Gareth Walker looks at the progress being made by the three clubs that joined Championship One for the first time last season.
Now that Kingstone Press Championship One’s future is almost set, with Coventry Bears poised to join a 14-team competition next season, it’s is a good time to reflect on the progress of the division’s three fledgling clubs.
Hemel Stags, Oxford and the University of Gloucestershire All Golds – to give them their rarely used full title – all joined the competition last year.
Each enjoyed a measure of success – Hemel winning half of their games to finish fifth, Oxford just behind them in sixth, and the All Golds developing as the season unfolded despite eventually finishing bottom.
There were inevitably fears that all three could suffer from “second season syndrome” this time around, with rival clubs more aware of their strengths.
But the opposite has been the case, and each of the trio appears to have developed in a way that will satisfy the commendable officials at the RFL who pushed so strongly for their inclusion at the beginning of last year.
All three look well placed to improve on 2013’s finishes and become genuine forces at this level – an encouraging sign considering five very established Championship clubs will be dropping down to play them next season.
Hemel laid down an early marker by securing a draw at highly-rated Oldham, and despite long-term injuries to key players – most notably two imports in Mitchell Barbera and Ben Thorburn – coach Troy Perkins clearly has a very competitive squad.
Perhaps the best indicator of his coaching can actually be found in Super League.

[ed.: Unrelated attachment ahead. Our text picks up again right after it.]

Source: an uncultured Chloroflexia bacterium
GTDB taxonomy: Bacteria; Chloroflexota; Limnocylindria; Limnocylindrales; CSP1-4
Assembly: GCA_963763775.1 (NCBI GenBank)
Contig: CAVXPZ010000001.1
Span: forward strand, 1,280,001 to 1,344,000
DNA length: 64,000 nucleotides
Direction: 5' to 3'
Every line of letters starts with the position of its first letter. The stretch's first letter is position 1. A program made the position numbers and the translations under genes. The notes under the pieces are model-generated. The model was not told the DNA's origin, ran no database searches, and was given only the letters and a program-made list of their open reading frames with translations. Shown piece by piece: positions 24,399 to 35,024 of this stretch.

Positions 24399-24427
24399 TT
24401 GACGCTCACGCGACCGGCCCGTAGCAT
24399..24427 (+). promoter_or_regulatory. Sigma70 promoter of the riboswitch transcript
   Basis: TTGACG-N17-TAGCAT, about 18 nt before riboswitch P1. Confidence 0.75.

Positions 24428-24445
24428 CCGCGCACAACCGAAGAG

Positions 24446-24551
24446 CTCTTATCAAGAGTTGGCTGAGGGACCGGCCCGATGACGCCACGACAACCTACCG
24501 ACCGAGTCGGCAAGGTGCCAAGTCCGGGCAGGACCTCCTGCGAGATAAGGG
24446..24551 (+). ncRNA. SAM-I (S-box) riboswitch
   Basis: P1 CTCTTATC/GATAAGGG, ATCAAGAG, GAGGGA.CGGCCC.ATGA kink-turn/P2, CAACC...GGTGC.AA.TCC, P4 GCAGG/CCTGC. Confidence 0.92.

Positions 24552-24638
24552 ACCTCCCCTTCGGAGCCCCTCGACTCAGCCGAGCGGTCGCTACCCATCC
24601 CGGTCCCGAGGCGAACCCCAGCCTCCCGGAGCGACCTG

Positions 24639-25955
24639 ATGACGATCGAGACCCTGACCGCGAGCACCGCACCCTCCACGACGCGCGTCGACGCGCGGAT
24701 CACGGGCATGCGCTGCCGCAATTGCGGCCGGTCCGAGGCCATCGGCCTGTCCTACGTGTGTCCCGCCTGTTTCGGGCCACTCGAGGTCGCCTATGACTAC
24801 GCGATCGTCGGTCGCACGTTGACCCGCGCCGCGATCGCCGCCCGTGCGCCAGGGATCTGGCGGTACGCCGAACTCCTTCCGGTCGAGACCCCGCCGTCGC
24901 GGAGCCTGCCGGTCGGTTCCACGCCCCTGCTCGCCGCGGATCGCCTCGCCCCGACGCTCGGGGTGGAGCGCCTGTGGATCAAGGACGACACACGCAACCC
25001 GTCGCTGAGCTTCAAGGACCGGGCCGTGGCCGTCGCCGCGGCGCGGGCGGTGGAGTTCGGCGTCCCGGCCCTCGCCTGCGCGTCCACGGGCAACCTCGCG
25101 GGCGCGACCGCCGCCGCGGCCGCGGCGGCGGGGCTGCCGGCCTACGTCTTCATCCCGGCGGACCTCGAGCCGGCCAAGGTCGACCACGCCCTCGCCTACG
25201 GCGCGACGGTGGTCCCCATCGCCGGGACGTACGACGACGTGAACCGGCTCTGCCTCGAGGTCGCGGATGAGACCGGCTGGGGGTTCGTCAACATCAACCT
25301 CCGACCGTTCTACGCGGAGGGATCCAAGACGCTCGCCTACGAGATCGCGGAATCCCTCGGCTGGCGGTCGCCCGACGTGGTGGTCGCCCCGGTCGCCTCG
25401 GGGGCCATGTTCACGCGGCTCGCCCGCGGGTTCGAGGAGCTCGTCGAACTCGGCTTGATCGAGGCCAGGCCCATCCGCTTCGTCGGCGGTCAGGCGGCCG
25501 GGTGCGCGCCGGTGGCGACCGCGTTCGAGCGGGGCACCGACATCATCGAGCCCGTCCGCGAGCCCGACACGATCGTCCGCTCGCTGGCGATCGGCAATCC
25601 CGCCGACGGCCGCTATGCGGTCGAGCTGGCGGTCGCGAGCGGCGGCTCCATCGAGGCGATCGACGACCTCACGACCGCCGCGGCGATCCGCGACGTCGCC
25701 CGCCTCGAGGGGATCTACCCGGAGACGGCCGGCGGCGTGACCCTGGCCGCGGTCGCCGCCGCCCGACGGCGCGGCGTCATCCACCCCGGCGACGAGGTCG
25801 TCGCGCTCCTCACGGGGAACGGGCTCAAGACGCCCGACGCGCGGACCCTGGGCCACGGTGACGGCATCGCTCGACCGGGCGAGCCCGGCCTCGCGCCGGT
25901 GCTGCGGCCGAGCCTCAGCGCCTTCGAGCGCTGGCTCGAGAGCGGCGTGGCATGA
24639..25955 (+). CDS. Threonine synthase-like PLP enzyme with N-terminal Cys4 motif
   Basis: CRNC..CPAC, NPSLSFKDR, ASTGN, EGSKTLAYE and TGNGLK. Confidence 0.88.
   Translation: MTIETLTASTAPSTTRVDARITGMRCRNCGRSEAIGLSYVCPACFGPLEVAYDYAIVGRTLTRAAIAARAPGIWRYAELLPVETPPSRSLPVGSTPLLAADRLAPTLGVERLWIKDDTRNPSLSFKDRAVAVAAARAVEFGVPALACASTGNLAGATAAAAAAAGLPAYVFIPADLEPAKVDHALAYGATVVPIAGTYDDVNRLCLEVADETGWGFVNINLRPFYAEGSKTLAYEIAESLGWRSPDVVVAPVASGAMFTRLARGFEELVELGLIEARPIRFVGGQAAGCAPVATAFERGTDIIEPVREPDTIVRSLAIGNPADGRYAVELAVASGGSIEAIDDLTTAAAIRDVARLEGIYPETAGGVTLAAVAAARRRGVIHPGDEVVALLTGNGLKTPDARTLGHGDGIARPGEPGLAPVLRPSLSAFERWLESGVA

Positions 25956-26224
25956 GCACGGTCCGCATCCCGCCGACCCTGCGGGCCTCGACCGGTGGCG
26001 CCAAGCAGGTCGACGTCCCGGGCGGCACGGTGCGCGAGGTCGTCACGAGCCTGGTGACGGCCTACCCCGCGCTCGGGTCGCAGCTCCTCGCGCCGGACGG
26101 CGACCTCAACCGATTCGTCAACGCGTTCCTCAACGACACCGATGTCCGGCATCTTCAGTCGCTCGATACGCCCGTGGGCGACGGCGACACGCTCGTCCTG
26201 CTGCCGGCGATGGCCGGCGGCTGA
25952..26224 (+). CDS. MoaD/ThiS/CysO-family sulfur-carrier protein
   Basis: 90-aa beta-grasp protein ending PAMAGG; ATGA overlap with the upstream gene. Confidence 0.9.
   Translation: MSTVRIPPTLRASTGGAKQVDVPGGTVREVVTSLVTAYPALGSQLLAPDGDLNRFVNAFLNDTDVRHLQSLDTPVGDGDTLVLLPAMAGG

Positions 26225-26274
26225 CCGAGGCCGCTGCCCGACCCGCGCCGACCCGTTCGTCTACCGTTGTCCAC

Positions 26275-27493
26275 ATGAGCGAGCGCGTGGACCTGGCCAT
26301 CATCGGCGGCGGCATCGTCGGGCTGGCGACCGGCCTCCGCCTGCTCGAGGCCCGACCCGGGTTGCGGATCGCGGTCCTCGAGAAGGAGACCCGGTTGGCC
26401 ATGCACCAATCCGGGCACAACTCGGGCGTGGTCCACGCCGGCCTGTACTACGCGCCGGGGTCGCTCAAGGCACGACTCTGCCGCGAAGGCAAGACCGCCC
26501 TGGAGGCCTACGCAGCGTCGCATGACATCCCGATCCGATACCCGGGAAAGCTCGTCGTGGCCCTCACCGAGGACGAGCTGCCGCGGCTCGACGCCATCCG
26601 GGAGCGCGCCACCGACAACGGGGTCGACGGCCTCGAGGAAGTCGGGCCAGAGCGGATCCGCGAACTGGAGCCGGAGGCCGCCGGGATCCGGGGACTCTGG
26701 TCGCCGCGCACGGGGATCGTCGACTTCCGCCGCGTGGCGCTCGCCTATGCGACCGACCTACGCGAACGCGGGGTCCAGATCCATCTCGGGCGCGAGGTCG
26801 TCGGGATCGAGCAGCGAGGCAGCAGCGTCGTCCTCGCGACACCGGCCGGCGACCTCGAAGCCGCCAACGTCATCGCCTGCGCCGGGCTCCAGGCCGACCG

Look at the impact being made by London Broncos’ Mason Caton-Brown – he spent 16 games under Perkins last year and was already been touted for a promising career.
Oxford recovered from a 0-20 half-time deficit against the Stags last weekend to push them within six points, and have also recorded a head-turning result of their own this year.
In winning away at title contenders York City Knights, Tony Benson’s side showed that they are more than coping with the admirable stance of having fewer northern based players in their squad this season.
The All Golds have already exceeded last season’s win total, and following the departure of Brad Hepi – whose contribution in their early days should not be underestimated by anyone – they now have one of the game’s most experienced coaches at the helm.
Steve McCormack has won almost everything the game has to offer at the level and the one above, having topped both leagues, won promotion from Championship One and the Northern Rail Cup.
His presence should significantly help the ambitious club kick on – they won his opening match in charge at London Skolars before pushing Oldham close last weekend – and his presence will doubtless attract quality players.
In short, all three clubs currently appear to be on an upward curve, which is probably beyond most observers’ wildest dreams after just 18 months in the professional game.
To read full reports for all the Championship One clubs don’t forget to get your copy of League Express, which will be in the shops from Monday morning or available online from 11.00pm Sunday night.